I put Talion in a bad situation all too soon. I should have just gone straight to the first...
Japanese developer Gust is back once again with its fourteenth entry in the long-running Atelier series. While this may well be the latest in a long series, Atelier Ayesha: The Alchemist of Dusk is the fourth Atelier game to arrive on the PlayStation 3. Taking the series always from Arland, Atelier Ayesha offers a fresh cast of characters, locations, alchemy crafting, combat, and more. But does this setting bode well for the Atelier series, or should this installment fade away into the dusk?
Like previous Atelier games, you play as yet another adolescent girl named Ayesha Altugle. Living with her grandfather in his herbalist workshop along with her young sister, Nio, Ayesha lives a herbalists life even after Nio disappears. It’s not until she visits an ancient ruin and has a chance encounter with a ghostly apparition of her sister that she is renewed with hope and sets out into the land of Dusk to seek Nio out.
Just like previous entries, The Alchemist of Dusk has a simple plot. This is largely excusable because along the way you meet interesting new characters and events – which is what sets most Atelier games apart. This time around there are a few unique characters, with each one being rather well developed with interesting backgrounds to boot. As for events, most range from hilarious encounters to downright questionable moments – all filled with quirky interactions. For what is the beginning of the dusk series, so far it offers a fresh new world that you want to explore.
Atelier Ayesha also follows similar gameplay mechanics to before, with little changes here and there for good measure. Gameplay revolves around three core elements: exploration, combat, and synthesizing. Exploration involves traversing the world map, scouring each individual town, field, or dungeon for items, combat, and gathering materials for synthesizing or battles. While exploring you’ll also come across random or key events in the field that help progress the story or serve as little more than entertainment value.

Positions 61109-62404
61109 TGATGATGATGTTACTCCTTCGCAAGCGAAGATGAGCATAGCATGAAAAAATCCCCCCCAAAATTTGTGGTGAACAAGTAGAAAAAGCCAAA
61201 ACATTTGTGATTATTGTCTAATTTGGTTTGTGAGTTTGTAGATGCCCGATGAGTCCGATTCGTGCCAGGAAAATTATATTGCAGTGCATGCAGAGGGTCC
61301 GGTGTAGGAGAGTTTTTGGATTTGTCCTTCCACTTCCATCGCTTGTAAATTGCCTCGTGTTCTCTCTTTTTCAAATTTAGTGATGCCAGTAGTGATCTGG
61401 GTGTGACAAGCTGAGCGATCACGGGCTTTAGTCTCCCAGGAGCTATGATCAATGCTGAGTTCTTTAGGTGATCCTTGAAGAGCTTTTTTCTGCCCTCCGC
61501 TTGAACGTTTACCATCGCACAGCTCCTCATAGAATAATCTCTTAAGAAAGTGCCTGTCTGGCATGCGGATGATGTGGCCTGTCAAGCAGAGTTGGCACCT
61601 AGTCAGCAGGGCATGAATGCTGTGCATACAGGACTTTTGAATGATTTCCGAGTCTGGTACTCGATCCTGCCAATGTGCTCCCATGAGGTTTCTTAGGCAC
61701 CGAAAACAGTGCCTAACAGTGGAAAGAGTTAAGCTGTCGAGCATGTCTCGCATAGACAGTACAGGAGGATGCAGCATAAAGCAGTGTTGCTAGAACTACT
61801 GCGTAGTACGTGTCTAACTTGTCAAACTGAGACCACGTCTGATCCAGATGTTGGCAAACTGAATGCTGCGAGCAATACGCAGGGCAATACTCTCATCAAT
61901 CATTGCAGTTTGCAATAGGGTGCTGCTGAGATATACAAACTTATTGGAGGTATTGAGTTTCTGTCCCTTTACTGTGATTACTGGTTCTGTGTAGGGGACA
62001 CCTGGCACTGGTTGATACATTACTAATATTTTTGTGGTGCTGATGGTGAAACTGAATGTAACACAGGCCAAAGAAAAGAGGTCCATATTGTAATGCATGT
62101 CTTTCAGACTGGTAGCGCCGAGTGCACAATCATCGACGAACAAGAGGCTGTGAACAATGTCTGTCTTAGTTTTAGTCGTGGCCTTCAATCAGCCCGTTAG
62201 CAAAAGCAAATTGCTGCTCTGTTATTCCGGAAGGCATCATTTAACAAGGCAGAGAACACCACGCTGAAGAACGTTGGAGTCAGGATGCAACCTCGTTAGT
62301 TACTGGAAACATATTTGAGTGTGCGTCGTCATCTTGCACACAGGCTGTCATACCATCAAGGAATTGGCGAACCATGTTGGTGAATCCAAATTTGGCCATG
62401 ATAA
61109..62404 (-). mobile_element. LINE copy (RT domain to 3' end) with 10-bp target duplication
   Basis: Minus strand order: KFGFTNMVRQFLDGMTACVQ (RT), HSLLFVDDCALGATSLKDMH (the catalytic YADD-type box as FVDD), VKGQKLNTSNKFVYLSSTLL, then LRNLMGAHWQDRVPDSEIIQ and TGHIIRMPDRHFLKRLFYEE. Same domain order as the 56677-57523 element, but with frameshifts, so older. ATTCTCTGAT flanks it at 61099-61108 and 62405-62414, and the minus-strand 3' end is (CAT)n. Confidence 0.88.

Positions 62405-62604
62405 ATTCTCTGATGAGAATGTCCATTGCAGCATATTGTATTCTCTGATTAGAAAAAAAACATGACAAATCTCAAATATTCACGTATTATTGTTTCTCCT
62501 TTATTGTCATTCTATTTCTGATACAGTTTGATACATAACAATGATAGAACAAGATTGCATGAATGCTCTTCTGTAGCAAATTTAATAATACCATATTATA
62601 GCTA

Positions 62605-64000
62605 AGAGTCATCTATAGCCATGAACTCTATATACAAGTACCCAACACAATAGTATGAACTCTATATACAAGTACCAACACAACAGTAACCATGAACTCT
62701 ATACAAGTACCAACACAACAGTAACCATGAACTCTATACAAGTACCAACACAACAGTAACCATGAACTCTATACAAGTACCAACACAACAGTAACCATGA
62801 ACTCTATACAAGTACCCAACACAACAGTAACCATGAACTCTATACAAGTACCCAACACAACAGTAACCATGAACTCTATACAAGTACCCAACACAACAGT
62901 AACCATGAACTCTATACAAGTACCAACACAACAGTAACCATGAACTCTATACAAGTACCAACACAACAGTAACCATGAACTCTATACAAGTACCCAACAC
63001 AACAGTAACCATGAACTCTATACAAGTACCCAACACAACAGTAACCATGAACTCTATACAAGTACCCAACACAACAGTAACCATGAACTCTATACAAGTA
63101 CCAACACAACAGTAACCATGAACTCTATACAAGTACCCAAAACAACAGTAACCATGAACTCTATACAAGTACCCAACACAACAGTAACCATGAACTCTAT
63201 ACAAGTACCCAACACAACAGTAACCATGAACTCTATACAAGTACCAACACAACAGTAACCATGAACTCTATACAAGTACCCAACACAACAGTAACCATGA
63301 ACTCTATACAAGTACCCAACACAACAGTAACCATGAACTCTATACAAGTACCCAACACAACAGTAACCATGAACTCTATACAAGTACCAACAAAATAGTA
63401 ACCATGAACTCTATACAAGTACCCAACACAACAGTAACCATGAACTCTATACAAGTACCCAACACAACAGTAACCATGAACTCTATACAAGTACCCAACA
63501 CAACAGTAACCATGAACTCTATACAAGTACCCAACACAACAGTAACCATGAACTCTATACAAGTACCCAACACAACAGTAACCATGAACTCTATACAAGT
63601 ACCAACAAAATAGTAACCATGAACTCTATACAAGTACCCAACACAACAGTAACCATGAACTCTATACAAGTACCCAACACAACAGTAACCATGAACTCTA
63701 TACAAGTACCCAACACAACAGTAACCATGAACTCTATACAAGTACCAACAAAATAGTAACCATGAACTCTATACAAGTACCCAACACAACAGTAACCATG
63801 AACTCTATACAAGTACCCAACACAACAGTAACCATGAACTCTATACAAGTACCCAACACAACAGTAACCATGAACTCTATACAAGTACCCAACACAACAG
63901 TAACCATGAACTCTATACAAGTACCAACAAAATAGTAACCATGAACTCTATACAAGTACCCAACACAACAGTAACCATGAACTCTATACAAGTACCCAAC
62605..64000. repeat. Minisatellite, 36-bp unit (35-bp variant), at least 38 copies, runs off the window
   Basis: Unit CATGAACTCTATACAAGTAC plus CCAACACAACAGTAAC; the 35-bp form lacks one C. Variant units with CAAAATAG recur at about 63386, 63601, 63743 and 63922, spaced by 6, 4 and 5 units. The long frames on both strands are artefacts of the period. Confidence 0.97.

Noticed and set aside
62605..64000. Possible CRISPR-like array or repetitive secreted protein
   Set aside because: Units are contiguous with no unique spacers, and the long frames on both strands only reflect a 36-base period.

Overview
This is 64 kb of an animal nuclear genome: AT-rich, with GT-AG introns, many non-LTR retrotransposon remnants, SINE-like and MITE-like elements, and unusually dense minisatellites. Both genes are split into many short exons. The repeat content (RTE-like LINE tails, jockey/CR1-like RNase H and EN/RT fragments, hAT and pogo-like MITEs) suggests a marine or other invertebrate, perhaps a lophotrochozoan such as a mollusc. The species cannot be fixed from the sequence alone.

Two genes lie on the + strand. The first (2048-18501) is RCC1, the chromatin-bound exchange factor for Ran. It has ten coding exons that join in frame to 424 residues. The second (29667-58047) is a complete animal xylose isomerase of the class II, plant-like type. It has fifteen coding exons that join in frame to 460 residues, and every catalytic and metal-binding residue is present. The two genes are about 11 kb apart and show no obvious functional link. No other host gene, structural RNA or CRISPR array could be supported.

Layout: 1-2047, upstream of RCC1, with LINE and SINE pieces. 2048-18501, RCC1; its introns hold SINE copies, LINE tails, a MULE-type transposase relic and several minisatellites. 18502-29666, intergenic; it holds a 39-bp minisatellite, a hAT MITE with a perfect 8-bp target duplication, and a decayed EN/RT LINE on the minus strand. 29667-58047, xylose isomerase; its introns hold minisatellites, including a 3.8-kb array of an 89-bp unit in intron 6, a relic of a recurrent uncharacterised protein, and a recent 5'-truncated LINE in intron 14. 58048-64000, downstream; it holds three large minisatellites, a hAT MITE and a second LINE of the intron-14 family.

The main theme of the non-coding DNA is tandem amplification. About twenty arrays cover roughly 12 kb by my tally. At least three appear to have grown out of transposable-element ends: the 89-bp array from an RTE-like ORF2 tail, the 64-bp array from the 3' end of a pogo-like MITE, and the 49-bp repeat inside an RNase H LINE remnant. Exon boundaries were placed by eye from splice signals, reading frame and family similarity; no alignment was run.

As for combat, little has changed in the grand scheme of things. Turn-based battles remain and each character has their own select abilities. Ayesha is the only one who can use items, while Wilbell can use magic attacks. You can now move to different positions on the battlefield getting around and behind enemies who are sat in the middle. This has tactical advantages too as attacking behind an enemy will causes bonus damage. The downside? Battles are a little bit easier than they’ve been before.
After you collect items from gathering in the field, shopping at the local town, or grinding in battle, you can use them for the trademark alchemy crafting in Atelier Ayesha. The Atelier series has always had a major focus on synthesizing and that’s no different this time around. Once again, nothing much has changed in this regard, but now you can craft new items and levelling up your alchemy level offers more synthezising options than before.
A new feature found in Atelier Ayesha is Ayesha writing down in her diary after certain events. These diary entries must be unlocked though obtaining memory points via finishing quests, events, and more. Once unlocked, they provide bonuses like increasing HP for Ayesha or recovery HP and MP via traveling.
Presentation wise, Ayesha is offers colorful and unique graphics, good voice acting, with an infectious soundtrack – although it’s not up there with Atelier Meruru’s. Graphically, the environment, characters, and monsters are detailed and colorful, but some will see the change in art style from the previous three rather jarring. While it looks great, the game itself runs poorly at times. Even with an install, Atelier Ayesha is sluggish from time to time. Voicing acting is good, but the English dub grates – thankfully there’s always the option to switch to Japanese instead.
As the first instalment in the Dusk series, Atelier Ayesha: The Alchemist of Dusk offers promise. The setting is a fresh, vibrant, and unique and it’s world is populated with interesting characters. Gameplay may well be largely the same affair, fans of the Atelier series will love what Atelier Ayesha: The Alchemist of Dusk offers. So, get ready to sink in some hours in the land of Twilight.
Visual/Audio – 3/5: Excellent art work, but the game itself runs a little sluggish from time to time and the music isn’t as good as it could be.
Gameplay – 4/5: Much of the same as before, but the changes are enjoyable and fresh.
Innovation – 3/5: Does little to innovate itself from other RPGs or past titles.
Value – 5/5: With multiple endings, hidden events, completing dungeons and more there’s quite a few hours to sink into.
-Chris C. Reviewed Atelier Ayesha: The Alchemist of Dusk on PlayStation 3-